Crossed the road, walked down a spur that seemed to be going the wrong way, and then got onto the Valley Floor Loop heading back up the Valley (away from the vortex of Yosemite Village thank Dog!), towards Bridalveil Fall. Oh were we relieved!! We were away from the noise and the crowds (though this trail often swung near the entrance road that it paralleled), and were walking along, seeing incredible profiles of rock towering thousands of feet above us, lovely varieties of evergreens all around us, oaks, ashes, beeches, maples, manzanita, mosses, wildflowers, a skink, Western Dogwood, pileated woodpeckers, Stellar’s jays, and huge chunks of rock fallen from the cliffs scattered here and there like someone had been playing dice with the universe and the remains of the game were all around us. This was the vacation we had signed up for.
After a couple of miles and a few groups of people met on the trail we started hearing the roar of Bridalveil Fall and actually began to feel its spray. We could see incredible Ribbon Falls across the Valley to the North and Horse Tail Falls [below] to its right … we were there at the peak of water activity. We passed a guy being egged on to climb one of the huge rocks on the Valley floor by his girlfriend (who was holding his Bud Light can), then came out into the huge, half-full Bridalveil Fall parking lot and followed the masses up towards the falls. There was a guy whipping around an elderly relative in her wheelchair while she laughed in delight and perhaps experienced the thrill of her older years, feeling the spray of the falls, seeing the shock on the eyes of the people all around her, and feeling the utter abandon of the wind in her hair and the undulating trail. We would have liked to get closer to throbbing Bridalveil Fall, but this was a center for cars/tourists, and we would much rather get back into the woods.
We tried to follow the Valley Floor Loop as it meandered towards the river and the Pohono Bridge, but the problem was that the water in the Valley was very high, and the normal path we would follow had disappeared. We had to track down the road a bit before we could double back onto the trail. We got into the woods again finally and meandered between the river and a beautiful yellow meadow, then found ourselves hugging the streamside on a narrower and narrower spit of land. We had to stop and double back again when the tributary formed by Bridalveil Fall blocked our way. A ranger who was doing the loop in reverse from us was on the other bank and there was no way for him to get across either … we had to try to scramble through the woods back to the road and cross where it was paved.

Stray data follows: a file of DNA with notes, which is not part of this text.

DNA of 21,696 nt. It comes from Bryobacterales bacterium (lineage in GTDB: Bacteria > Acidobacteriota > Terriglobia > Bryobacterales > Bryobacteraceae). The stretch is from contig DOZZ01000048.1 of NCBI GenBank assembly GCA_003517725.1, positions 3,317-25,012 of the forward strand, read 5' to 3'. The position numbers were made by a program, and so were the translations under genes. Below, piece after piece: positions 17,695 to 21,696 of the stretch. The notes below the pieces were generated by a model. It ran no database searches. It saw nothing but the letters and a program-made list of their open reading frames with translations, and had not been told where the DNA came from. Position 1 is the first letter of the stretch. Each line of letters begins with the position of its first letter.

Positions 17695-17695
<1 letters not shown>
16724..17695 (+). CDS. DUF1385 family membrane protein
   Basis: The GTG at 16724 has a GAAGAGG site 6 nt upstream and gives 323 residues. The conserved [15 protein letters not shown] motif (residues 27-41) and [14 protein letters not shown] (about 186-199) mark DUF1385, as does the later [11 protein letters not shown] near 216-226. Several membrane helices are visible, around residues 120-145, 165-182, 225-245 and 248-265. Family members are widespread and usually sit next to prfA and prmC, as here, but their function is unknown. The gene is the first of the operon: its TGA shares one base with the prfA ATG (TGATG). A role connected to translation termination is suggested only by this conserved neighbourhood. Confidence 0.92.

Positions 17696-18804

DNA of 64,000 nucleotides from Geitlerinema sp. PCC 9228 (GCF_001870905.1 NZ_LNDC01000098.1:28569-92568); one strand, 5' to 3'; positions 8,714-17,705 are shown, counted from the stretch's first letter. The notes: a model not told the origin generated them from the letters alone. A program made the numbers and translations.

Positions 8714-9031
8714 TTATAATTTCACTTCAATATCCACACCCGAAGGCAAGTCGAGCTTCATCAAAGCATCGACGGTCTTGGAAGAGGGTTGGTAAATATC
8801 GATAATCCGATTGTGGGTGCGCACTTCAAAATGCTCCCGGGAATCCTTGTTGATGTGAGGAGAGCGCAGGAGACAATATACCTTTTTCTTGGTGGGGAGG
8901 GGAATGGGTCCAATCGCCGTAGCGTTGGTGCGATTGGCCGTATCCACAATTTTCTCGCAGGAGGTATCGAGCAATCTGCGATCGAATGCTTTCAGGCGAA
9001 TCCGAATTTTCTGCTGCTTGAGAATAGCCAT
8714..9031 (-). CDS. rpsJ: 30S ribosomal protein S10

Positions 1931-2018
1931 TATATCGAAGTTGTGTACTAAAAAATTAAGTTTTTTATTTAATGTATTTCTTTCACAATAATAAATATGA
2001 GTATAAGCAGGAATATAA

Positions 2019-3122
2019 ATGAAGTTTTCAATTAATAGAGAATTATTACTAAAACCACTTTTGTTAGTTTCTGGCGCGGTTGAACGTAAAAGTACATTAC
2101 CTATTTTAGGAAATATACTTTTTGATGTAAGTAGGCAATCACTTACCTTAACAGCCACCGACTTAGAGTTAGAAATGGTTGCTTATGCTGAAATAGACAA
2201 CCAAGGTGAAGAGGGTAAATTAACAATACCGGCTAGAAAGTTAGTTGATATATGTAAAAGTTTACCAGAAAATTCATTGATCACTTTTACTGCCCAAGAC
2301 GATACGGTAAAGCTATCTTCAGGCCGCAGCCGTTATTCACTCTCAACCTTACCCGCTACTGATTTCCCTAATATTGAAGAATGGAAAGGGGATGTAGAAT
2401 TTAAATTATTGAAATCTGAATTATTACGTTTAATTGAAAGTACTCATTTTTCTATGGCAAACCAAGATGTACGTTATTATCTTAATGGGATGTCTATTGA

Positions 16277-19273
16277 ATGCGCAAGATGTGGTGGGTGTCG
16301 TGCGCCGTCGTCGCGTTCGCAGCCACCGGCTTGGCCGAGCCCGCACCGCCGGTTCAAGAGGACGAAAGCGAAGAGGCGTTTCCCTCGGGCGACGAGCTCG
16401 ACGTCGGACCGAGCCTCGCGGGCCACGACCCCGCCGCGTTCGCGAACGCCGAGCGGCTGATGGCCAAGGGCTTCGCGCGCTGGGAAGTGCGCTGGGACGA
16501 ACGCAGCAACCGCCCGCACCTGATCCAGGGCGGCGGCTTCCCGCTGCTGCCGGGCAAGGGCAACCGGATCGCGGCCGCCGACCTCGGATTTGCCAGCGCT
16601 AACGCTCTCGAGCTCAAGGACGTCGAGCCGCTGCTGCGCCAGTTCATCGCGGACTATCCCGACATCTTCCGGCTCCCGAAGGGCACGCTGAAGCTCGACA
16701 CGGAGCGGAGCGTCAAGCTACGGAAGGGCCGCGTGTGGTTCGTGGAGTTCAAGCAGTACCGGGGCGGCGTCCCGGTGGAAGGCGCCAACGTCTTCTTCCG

We eventually made it to the Pohono Bridge and crossed the Merced around the marshy shelf of Valley View to the North side of the Valley, and then wound our way back among the ubiquitous Ponderosa Pines into the shadow of El Capitan. After several miles of clear way, the outfall from the streams we’d seen coursing into the Valley earlier, Ribbon Falls and Horse Tail Falls, blocked our path again and again. We tried our best to get over and managed to ford some of the torrents, but several times had to make our way back to the busy road and cross the streams on the road close to where they dumped into the raging Merced. We found our way to the El Capitan bridge back South over the Merced and then meandered through the Incense Cedar woods back to Cathedral Beach, where we were delighted to see that almost all of the picnic-makers had left. That meant that we, Vicky, and some late-arriving tourists could sit calmly and stare at the trees and the river.
We were exhausted and exhilarated all at once. We had only seen a small portion of Yosemite and I for one was ready to rank it up with the most beautiful places I’d ever seen. But jeez, this was not a wilderness experience. I could lie on my back and stare at El Capitan for days and continue to be enriched by the experience, but I would have been driven crazy in the meantime by the crowds and the traffic … and this was in May! I had to give Yosemite extra credit in my tally of best places ever just because of that handicap.